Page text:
Nothing New: The Church’s Foundation: Part 1 (-ish)

I am currently the Youth Pastor for The Church Next Door in Prescott Valley, AZ. On Sunday, August 11, 2019, I took over teaching the adult Sunday School class before the regular service. (If you find yourself in North Central Arizona, specifically the Prescott Valley area, come join in from 8:45 to 9:45 AM, and then stay for the singing and sermon at 10!)

The second lesson ended up being rather short, so I decided to combine last week with this past week on here. So, here is the second-ish lesson notes:

Nothing New: The Importance of Church History

Lesson 2(a and b): Christ and the Church’s Foundation

When was the Church founded?

“One of our great allies at present is the Church itself. Do not misunderstand me. I do riot mean the Church as we see her spread but through all time and space and rooted in eternity, terrible as an army with banners. That, I confess, is a spectacle which makes I our boldest tempters uneasy.”
-C. S. Lewis, The Screwtape Letters, Letter 2, pp. 5-6 (HarperCollins, 1996)

Founded in Eternity, but also in time:

  • Matthew 16:16-18 – Is this the start?
    • Ekklesia – from ek (think of our “ex” or “out of”) and kaleo (kah-leh-oh – “to call or invite”)
      • i.e. “The Called Out Ones” or “The Invited Ones”
      • Not to be confused with Apostle – Apostolos, “Sent one”
  • Acts 2 – Is this the start?
    • Vv. 1-4 – The Holy Spirit is given to the gather believers for the first time
    • Vv. 14-40 – The first sermon is given
    • Vv. 41-47 – The first post-resurrection converts, meeting together, and group worship with new converts.
  • The Church is apostolic:
    • Matthew 28:18-20
    • We have been called out of the world to be sent back into the world.
      • On Christ’s authority
      • 2 Corinthians 5 (especially v. 20)

What did the Church grow from?

  • Roman occupied Palestine
    • Jews wanted freedom from pagan rituals and deities.They expected the Messiah to militarily drive out the pagans.
  • Divided leadership
    • Pharisees (means “separated ones”) – Believed in the full Hebrew canon (our OT), spiritual beings, the resurrection, and strict adherence to the Law.
    • Sadducees – Believed in the Law of Moses, denied spiritual existence, denied a resurrection, were willing to compromise beliefs with the government to avoid confrontation (and stay in power).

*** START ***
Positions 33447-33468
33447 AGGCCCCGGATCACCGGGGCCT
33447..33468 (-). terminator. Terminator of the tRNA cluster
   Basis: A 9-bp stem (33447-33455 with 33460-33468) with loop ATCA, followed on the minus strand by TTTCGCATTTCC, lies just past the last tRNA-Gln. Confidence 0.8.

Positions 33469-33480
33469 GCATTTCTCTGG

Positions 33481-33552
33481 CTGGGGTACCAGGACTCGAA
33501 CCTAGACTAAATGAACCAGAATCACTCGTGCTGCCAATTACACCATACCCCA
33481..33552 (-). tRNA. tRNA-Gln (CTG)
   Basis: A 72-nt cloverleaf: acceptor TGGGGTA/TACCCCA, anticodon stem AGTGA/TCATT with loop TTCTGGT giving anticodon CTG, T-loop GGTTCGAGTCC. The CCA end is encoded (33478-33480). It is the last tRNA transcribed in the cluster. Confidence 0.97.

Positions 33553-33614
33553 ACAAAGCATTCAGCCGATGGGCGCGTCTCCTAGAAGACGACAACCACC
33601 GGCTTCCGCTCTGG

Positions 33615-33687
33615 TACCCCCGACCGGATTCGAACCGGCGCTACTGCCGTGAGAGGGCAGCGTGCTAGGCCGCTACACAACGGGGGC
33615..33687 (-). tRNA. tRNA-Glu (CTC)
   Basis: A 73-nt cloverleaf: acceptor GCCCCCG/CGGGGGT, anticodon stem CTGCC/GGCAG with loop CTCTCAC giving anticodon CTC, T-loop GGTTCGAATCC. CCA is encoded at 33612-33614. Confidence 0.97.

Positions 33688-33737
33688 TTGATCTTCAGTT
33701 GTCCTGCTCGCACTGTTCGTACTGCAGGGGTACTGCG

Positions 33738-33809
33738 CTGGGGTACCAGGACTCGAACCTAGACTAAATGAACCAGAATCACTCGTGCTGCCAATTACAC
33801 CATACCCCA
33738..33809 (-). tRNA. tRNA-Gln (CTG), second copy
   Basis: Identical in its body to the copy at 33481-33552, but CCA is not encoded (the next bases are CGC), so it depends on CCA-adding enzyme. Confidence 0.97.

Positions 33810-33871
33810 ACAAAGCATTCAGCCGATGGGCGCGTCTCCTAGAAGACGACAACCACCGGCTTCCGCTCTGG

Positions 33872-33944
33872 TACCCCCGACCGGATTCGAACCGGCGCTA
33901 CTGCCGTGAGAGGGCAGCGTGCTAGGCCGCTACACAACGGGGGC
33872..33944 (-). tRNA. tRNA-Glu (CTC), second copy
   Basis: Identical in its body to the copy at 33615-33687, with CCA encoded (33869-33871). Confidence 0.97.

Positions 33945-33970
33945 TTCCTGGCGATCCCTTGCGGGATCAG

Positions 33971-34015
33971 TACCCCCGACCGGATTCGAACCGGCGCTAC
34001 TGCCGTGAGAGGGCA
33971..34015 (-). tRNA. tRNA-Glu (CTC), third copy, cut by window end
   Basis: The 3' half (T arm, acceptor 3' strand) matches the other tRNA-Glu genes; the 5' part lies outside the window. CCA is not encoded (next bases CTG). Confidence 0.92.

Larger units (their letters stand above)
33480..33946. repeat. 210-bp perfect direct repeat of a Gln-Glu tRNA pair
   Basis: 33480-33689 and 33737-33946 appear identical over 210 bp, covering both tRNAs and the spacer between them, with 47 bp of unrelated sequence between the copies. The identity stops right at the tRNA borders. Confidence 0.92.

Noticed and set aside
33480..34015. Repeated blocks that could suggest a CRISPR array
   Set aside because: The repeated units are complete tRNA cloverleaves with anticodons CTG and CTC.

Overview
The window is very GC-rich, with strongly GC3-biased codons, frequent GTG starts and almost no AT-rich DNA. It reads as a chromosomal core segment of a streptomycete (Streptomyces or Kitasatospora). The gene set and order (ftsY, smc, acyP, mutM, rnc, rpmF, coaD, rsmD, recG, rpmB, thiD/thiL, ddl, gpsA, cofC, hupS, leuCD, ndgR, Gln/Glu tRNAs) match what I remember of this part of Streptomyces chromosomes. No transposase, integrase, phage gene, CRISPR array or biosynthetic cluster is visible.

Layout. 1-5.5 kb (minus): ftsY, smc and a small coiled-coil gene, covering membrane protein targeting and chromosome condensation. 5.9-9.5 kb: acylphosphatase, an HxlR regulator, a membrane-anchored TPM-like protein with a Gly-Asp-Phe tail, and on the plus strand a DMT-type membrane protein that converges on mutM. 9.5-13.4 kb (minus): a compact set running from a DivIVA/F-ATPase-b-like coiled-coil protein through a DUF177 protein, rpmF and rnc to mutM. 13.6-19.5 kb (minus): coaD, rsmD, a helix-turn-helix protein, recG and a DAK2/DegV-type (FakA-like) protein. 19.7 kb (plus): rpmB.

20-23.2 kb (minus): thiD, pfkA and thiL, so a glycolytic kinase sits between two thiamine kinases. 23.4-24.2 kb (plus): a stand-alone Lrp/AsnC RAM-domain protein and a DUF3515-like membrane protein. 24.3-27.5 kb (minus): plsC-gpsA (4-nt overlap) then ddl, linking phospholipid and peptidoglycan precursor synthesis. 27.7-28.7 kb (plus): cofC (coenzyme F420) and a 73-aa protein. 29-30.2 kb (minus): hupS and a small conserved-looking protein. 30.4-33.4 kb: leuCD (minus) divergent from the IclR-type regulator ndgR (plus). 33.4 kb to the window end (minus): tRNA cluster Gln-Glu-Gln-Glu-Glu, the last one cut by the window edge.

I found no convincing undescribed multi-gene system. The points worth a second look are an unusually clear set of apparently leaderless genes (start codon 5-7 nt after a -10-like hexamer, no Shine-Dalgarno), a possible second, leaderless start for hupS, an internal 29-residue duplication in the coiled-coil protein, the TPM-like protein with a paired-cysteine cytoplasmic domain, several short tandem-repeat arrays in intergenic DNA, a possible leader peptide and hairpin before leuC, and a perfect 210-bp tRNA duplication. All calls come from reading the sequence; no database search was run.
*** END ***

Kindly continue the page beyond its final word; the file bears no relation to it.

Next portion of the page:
• Essenes – Believed much the same as the Pharisees, but focused more on relationships and community, setting themselves apart to live communally and to copy the Scriptures, fully expecting the Messiah to come soon.
    • Zealots – Much like Essenes, but instead of copying Scriptures sought to fight the occupying government, even by violent means.

Next Time:

Christ confronts each of these groups, and we still see their mirrors today.

  1. First, prayers for your teaching Daniel. In our work, we do not believe the church started on the Day of Pentecost. We simply believe that, on that day, the Holy Spirit was given to the church. We believe that the Lord Jesus personally established His church during His earthly ministry. Now, what was the exact point that happened? I’m not sure I’d commit dogmatically on that one. Some say when He called the disciples. Some say as your question asked. So, who knows exactly? At any rate, I believe Jesus started His church personally. We also believe that each church is a visible, local, called out assembly of believer and independent of any outside control. Other than Jesus, of course. I know that is not the consensus belief among Protestant denominations, but it is ours. Of course, even though we are Baptists, we lay no claim to being Protestant actually; that is another story, that is in fact directly tied in to the story in Matthew 16:16-18.

    Liked by 1 person

    • We had a spritely conversation about it during class. The consensus was that the Church is an eternal construct, the Kingdom of God rooted in His very nature, with a temporal establishment and “groundbreaking” beginning with Christ’s ministry and calling of His disciples. The fullness will be seen at His final return, but the visible Church (basically as we see it) began with Pentecost and the first post-Ascension sermon.

      Liked by 1 person

      • And, that’s cool. We are semi close on this I think. Not all the way close, but semi LOL.

        Liked by 1 person

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